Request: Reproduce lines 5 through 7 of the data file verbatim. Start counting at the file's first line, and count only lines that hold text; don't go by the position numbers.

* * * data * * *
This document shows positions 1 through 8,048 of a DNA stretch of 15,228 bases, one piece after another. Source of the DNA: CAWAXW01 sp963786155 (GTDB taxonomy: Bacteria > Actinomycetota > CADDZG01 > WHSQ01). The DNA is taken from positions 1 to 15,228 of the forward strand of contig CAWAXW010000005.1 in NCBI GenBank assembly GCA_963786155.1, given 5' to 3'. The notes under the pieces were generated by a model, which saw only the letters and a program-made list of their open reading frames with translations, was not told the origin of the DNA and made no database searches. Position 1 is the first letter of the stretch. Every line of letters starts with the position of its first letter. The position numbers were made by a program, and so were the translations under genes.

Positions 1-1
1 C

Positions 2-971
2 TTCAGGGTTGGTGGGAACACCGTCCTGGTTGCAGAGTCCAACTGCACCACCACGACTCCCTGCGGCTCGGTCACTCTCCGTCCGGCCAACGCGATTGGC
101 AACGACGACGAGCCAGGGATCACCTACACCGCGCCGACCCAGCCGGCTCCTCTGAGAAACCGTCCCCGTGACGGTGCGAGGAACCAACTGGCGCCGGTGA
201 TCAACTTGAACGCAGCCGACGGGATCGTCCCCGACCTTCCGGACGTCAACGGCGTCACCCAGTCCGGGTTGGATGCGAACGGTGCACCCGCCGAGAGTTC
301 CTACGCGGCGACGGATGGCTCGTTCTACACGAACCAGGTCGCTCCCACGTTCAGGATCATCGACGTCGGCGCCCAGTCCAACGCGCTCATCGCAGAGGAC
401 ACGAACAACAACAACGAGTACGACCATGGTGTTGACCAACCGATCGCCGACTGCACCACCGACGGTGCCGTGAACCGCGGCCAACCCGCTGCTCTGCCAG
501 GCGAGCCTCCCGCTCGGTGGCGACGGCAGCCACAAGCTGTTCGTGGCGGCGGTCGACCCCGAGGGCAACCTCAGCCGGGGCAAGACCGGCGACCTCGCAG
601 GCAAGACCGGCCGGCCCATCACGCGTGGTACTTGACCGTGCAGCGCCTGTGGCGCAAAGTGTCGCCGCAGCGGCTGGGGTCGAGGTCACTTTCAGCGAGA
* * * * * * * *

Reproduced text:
2 TTCAGGGTTGGTGGGAACACCGTCCTGGTTGCAGAGTCCAACTGCACCACCACGACTCCCTGCGGCTCGGTCACTCTCCGTCCGGCCAACGCGATTGGC
101 AACGACGACGAGCCAGGGATCACCTACACCGCGCCGACCCAGCCGGCTCCTCTGAGAAACCGTCCCCGTGACGGTGCGAGGAACCAACTGGCGCCGGTGA
201 TCAACTTGAACGCAGCCGACGGGATCGTCCCCGACCTTCCGGACGTCAACGGCGTCACCCAGTCCGGGTTGGATGCGAACGGTGCACCCGCCGAGAGTTC